Law That ‘Changed the Internet’ Is Hot Topic During Democracy Event

A view through two columns of a full audience in the UVA Rotunda Dome Room.

The Rotunda hosted a Democracy Dialogues series event on Thursday, “Social Media vs. Democracy.” (Photo by Sanjay Suchak, University Communications)

In 1996, Section 230 of the federal Communications Decency Act was passed as a way to provide a legal shield for online platforms with user-generated content. It states, “No provider or user of an interactive computer service shall be treated as the publisher or speaker of any information provided by another information content provider.”

Speaking Thursday in the University of Virginia’s Rotunda, former U.S. Rep. Barbara Comstock called the rule “the 26 words that changed the Internet.”

Comstock was joined by U.S. Sen. Mark Warner as panelists for “Social Media vs. Democracy,” a Democracy Dialogues series event produced by UVA’s Karsh Institute of Democracy and co-sponsored by UVA’s Miller Center of Public Affairs. UVA law professor Danielle Citron, one of the foremost experts on digital privacy, and media studies professor Siva Vaidhyanathan, author of “Antisocial Media: How Facebook Disconnects Us and Undermines Democracy,” were the event’s moderators. UVA President Jim Ryan provided opening remarks.

The debate over Section 230’s power – something that has played out publicly in recent years and has only heated up since the 2020 presidential election – served as a driving point of discussion between Comstock, a Republican, and Warner, a Democrat.

In February 2021, Warner was part of a group of Democratic senators that introduced the Safeguarding Against Fraud, Exploitation, Threats, Extremism and Consumer Harms Act. Better known as the SAFE TECH Act, this legislation sought to reform Section 230 and allow social media companies to be held accountable for enabling such behavior as cyberstalking, targeted harassment and discrimination on their platforms.

“The basic idea is if I do some action that would be illegal in the real world, in terms of discrimination or harassment, or if I’m a TV station or radio station and I’m putting up duplicitous advertising that leads to a scam,” Warner said Thursday, “all those things are illegal in the tangible world. I think you should be able to bring a suit on those cases in the virtual world, on to the platforms.

“It doesn’t guarantee that you will be successful, but it will say there ought to be some path to redress.”

Four panelists, seated on a small stage in the UVA Rotunda Dome Room.

Event speakers, from left to right, UVA law professor Danielle Citron, U.S. Sen. Mark Warner, former U.S. Rep. Barbara Comstock, and UVA media studies professor Siva Vaidhyanathan. (Photo by Sanjay Suchak, University Communications)

Warner then referenced Herrick v. Grindr, a civil lawsuit made by Matthew Herrick against the online dating app after someone mimicked Herrick’s profile, leading to abuse and harassment. A U.S. federal appeals court refused to hold Grindr liable, however.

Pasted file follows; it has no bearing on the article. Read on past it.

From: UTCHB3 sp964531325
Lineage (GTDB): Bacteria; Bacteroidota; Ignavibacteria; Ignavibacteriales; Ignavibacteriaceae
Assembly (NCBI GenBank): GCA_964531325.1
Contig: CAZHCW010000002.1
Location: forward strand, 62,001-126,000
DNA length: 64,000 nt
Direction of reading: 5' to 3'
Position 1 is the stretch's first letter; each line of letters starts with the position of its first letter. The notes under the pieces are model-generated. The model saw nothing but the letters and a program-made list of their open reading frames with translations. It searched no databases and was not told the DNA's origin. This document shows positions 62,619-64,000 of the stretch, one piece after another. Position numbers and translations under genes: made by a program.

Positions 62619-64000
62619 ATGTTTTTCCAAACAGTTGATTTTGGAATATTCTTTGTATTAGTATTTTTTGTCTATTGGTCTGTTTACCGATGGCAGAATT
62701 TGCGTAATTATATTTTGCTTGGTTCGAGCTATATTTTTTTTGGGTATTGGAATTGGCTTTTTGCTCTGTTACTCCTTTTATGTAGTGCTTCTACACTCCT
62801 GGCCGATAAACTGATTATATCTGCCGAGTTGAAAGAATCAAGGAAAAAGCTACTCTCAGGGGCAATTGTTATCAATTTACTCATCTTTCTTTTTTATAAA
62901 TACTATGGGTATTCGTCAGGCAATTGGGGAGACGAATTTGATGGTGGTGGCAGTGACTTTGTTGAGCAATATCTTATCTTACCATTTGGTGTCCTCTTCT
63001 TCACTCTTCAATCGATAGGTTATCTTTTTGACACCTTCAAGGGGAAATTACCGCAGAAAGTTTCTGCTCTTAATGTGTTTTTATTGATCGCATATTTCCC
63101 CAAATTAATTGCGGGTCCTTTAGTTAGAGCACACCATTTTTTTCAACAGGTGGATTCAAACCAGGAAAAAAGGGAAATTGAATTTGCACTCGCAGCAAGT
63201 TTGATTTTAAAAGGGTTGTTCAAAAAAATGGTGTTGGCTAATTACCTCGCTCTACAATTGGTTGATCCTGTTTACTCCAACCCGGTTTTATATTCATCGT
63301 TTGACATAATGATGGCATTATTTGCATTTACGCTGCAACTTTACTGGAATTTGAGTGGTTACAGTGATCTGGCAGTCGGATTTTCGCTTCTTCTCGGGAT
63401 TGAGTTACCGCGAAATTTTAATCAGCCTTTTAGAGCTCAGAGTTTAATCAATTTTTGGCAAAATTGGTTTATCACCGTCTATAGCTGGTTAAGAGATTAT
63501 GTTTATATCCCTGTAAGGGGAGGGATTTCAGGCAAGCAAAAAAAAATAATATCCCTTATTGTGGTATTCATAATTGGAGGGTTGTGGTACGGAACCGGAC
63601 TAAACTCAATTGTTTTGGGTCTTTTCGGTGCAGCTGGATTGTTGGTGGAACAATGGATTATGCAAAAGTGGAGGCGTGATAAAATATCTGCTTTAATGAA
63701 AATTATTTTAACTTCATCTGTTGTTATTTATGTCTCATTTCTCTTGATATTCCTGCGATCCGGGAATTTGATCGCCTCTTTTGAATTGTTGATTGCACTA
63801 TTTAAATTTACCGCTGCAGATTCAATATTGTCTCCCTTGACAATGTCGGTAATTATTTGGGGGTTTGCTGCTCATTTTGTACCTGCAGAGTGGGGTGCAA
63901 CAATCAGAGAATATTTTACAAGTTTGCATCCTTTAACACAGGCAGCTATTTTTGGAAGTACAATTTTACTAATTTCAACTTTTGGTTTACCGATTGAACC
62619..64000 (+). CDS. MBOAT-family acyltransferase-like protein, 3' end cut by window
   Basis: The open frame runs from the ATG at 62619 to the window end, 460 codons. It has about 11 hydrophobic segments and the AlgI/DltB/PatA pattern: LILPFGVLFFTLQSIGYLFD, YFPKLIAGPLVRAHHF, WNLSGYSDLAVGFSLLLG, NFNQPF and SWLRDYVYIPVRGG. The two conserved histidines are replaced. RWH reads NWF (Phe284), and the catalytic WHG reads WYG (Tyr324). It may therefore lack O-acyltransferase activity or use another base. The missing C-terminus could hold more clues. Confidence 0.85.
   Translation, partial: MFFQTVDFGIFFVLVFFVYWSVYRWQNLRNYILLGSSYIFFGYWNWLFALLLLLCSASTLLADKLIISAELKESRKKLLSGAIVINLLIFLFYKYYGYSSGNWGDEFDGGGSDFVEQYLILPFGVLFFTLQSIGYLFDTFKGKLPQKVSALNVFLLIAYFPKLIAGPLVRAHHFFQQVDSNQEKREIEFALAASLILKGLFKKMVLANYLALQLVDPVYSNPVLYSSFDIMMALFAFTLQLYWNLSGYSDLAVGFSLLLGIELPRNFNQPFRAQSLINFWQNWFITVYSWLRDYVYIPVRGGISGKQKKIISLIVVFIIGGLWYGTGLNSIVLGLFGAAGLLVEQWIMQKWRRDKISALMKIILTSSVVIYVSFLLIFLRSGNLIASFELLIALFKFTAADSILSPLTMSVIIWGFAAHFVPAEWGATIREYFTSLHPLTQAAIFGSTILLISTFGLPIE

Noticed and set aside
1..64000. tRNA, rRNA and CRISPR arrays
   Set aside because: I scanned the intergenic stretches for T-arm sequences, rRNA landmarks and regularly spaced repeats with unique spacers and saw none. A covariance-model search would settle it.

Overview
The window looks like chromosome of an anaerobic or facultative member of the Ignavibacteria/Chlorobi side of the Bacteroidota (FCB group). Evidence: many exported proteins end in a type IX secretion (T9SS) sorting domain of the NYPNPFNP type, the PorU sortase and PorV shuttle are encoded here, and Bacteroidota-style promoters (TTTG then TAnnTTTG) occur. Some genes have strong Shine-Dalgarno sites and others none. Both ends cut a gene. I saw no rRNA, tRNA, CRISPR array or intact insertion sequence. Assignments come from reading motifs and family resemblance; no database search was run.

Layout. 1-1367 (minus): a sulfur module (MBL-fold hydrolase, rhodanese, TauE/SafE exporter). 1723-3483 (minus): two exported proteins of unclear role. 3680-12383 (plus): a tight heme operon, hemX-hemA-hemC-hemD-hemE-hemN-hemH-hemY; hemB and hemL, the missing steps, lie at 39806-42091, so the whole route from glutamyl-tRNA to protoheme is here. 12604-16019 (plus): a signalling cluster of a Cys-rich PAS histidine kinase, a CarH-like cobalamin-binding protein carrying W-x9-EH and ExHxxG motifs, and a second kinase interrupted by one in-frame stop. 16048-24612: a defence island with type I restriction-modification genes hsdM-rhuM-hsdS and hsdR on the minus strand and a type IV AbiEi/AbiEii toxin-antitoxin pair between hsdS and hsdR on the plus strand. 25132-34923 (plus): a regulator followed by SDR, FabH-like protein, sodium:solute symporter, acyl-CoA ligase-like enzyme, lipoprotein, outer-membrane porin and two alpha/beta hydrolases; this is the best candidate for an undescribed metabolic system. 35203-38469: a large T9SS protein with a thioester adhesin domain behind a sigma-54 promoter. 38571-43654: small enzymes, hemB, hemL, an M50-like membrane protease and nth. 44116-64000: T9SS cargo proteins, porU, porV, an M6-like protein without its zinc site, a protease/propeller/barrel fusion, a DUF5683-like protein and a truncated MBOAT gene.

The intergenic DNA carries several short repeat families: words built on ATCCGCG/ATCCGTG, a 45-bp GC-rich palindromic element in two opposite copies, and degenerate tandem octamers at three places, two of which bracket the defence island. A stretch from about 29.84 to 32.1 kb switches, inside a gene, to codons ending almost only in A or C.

Herrick “couldn’t even get injunctive relief on what would be obviously harassment in any other setting,” Warner said.

“I think the First Amendment clearly means you can say stupid stuff. That doesn’t mean, though, that then gets to be broadcast to 6 billion people. The line I’ve tried to draw is if it’s illegal in the tangible world, you ought to at least be able to bring a case in the virtual world, in case of a Section 230 report.”

Comstock went to the roots of Section 230 to deliver a point about its standing effectiveness. She highlighted Ukraine President Volodymyr Zelenskyy’s use of Facebook and Twitter to deliver messaging during the war with Russia and the unity it’s produced among Ukrainian allies, including the United States.

“This man is out there in the street saying, ‘I’m staying here,’” Comstock said. “He is presenting that there’s no gatekeepers. And that was the basic concept of Section 230 – no gatekeepers.

“How many of us have been on a network interview? Most of us don’t get to do that. Most of us haven’t been on cable. You might submit an op-ed or a letter to the editor to the newspaper, but they may not run it.

“But with no gatekeepers, you go directly to the people. So to look at the good part of that, you see Zelenskyy and what he’s done. He’s rallied the American people. On what issue are the American people like 89% or 90% in agreement? ... The American people have seen this for themselves and have seen that unfiltered good versus evil.”

Barbara Comstock, seated next to Mark Warner, speaks to the audience.

U.S. Sen Mark Warner and former U.S. Rep. Barbara Comstock debated, among other topic, the power of Section 230. (Photo by Sanjay Suchak, University Communications)

Comstock served in Congress at the height of the #MeToo movement and she watched the progress of the Black Lives Matter movement after George Floyd’s murder in summer 2020. Both movements had origins in social media.

“Everyone saw the unfiltered [Floyd] video and you couldn’t deny it,” Comstock said. “And I think it had a very powerful positive effect. There were riots and bad things, too, but overall, that was a good thing that we would all hear directly from the people. There was power in hearing that unfiltered voice that hadn’t gotten through the media in many senses. You now see in traditional media many more diverse voices. And I think that’s in large part because of Black Lives Matter.”

While the positive and negative side effects of Section 230 linger, Comstock said it’s important to note it was co-sponsored 26 years ago by a Republican (Rep. Christopher Cox of California) and a Democrat (Sen. Ron Wyden of Oregon).

“These two very different philosophical perspectives on politics came together and wrote this,” Comstock said.

Perhaps, she said, that can serve as hope for the future.

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